“Grey Television is thrilled to expand our already strong relationship with NBCU,” said Hilton H. Howell, Jr., Grey’s Executive Chairman and CEO. said in a statement. “The new venture announced today will place Gray’s own studio projects inside a large, first-class television and film production facility, and it will surely increase the large pool of skilled industry professionals who make their homes in the Atlanta metroplex.”
WarnerMedia first said the production company would “reconsider” the state for new productions if the “Heartbeat” bill stalled in Georgia.
“We operate and produce work in multiple states and multiple countries at any given time, and that means we agree that for every position a state or country and their leaders take, we respect due process,” WarnerMedia said. A statement at that time.
“We will closely monitor the situation and under the new law we will consider Georgia as the home for any new productions. As always, we will work with our production partners and talent to determine how and where to shoot the project.”
Netflix CEO Ted Sarandos The streaming site says it will continue filming in Georgia after the law is passed, but the company will “reconsider” its “entire investment” in Georgia if it goes into effect.
“We have many women working on productions in Georgia whose rights, along with millions of others, will be severely limited by this law,” Sarandos said. “That’s why we’ll work with the ACLU and others to fight it in court. Because the law hasn’t been implemented yet, we’ll continue to film there, as well as support partners and artists who choose not to. Should it ever come to fruition, we’ll rethink our entire investment in Georgia.”
Netflix has filmed several projects in Georgia, including parts of “Ozark” and “Stranger Things.”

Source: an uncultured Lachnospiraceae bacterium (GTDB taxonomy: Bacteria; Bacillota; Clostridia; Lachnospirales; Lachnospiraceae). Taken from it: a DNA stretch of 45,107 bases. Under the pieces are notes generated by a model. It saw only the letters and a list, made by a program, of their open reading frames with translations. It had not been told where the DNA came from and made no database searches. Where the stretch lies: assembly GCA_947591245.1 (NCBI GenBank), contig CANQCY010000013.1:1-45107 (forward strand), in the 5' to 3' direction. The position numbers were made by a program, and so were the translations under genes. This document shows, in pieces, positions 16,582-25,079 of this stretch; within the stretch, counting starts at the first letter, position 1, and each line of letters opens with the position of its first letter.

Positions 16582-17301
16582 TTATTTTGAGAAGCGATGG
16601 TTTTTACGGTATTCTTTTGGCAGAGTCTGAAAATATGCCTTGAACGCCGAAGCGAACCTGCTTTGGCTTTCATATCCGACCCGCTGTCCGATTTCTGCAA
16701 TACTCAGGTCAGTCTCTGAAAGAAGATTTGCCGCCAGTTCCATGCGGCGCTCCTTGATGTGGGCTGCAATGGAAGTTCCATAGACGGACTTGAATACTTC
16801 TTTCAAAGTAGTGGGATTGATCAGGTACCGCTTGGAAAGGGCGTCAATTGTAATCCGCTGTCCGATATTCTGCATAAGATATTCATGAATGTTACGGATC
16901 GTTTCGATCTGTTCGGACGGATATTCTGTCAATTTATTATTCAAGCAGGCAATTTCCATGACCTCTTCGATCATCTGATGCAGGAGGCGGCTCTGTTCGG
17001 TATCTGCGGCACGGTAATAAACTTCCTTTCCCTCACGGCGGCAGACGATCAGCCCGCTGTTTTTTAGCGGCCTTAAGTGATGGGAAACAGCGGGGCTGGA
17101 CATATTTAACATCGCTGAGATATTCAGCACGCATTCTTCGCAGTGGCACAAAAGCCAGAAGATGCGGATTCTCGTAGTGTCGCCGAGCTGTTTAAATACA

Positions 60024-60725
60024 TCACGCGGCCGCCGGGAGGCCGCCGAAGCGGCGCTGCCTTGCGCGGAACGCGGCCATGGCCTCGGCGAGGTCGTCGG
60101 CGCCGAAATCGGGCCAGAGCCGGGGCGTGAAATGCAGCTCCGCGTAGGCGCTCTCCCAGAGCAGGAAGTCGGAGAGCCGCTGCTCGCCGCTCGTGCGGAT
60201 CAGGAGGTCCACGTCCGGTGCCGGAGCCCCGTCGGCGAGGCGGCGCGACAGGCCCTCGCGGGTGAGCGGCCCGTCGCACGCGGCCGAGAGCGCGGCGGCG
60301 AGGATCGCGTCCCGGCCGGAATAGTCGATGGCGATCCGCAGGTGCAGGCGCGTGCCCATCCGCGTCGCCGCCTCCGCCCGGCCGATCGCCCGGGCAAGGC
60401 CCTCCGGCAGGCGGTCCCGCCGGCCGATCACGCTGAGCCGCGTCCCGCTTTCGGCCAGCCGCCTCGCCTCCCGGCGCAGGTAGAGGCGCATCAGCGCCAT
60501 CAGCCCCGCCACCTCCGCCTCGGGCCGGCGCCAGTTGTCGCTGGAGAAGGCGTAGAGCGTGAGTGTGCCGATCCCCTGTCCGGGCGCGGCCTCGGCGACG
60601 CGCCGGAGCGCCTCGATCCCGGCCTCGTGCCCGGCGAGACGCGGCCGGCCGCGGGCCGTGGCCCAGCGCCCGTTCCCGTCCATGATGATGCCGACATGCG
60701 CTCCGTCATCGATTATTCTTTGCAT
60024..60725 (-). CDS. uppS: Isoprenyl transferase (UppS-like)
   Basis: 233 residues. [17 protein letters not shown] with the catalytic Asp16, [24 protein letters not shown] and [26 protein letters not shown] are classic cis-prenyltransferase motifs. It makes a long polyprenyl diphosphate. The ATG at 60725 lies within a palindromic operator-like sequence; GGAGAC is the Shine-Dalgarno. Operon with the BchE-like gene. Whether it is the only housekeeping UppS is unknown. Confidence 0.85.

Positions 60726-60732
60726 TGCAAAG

NBCUniversal, WarnerMedia and Netflix did not respond to Fox News Digital’s multiple requests for comment.
Tyler Perry Studios
Not everyone has pledged to boycott. Tyler Perry He decided to go ahead with his plans to open a studio in Georgia, even though the law said he couldn’t “up and leave.”
“Atlanta is a dream. It’s the promised land,” Perry said in 2019. “When I came here, this whole state and city was amazing to me and I wouldn’t trade it for anything. Also, I put $250 million here and in the studio. So when you have a quarter of a billion dollars sitting in the ground, you can’t just up and walk away.”
However, the filmmaker does not believe in the “heartbeat” law.
“I don’t believe any man can tell a woman what she can do with her body or her reproductive organs,” he said.
On July 20, following the court’s ruling, Governor Kemp said, “Since taking office in 2019, our family has been committed to serving Georgia in a way that respects and values everyone, and today’s 11th Circuit decision reaffirms our promise to protect life at all stages.”
However, the law still faces legal hurdles, with abortion providers and advocacy groups filing a new lawsuit Tuesday challenging the law based on privacy protections in the state constitution.
The Associated Press contributed to this report.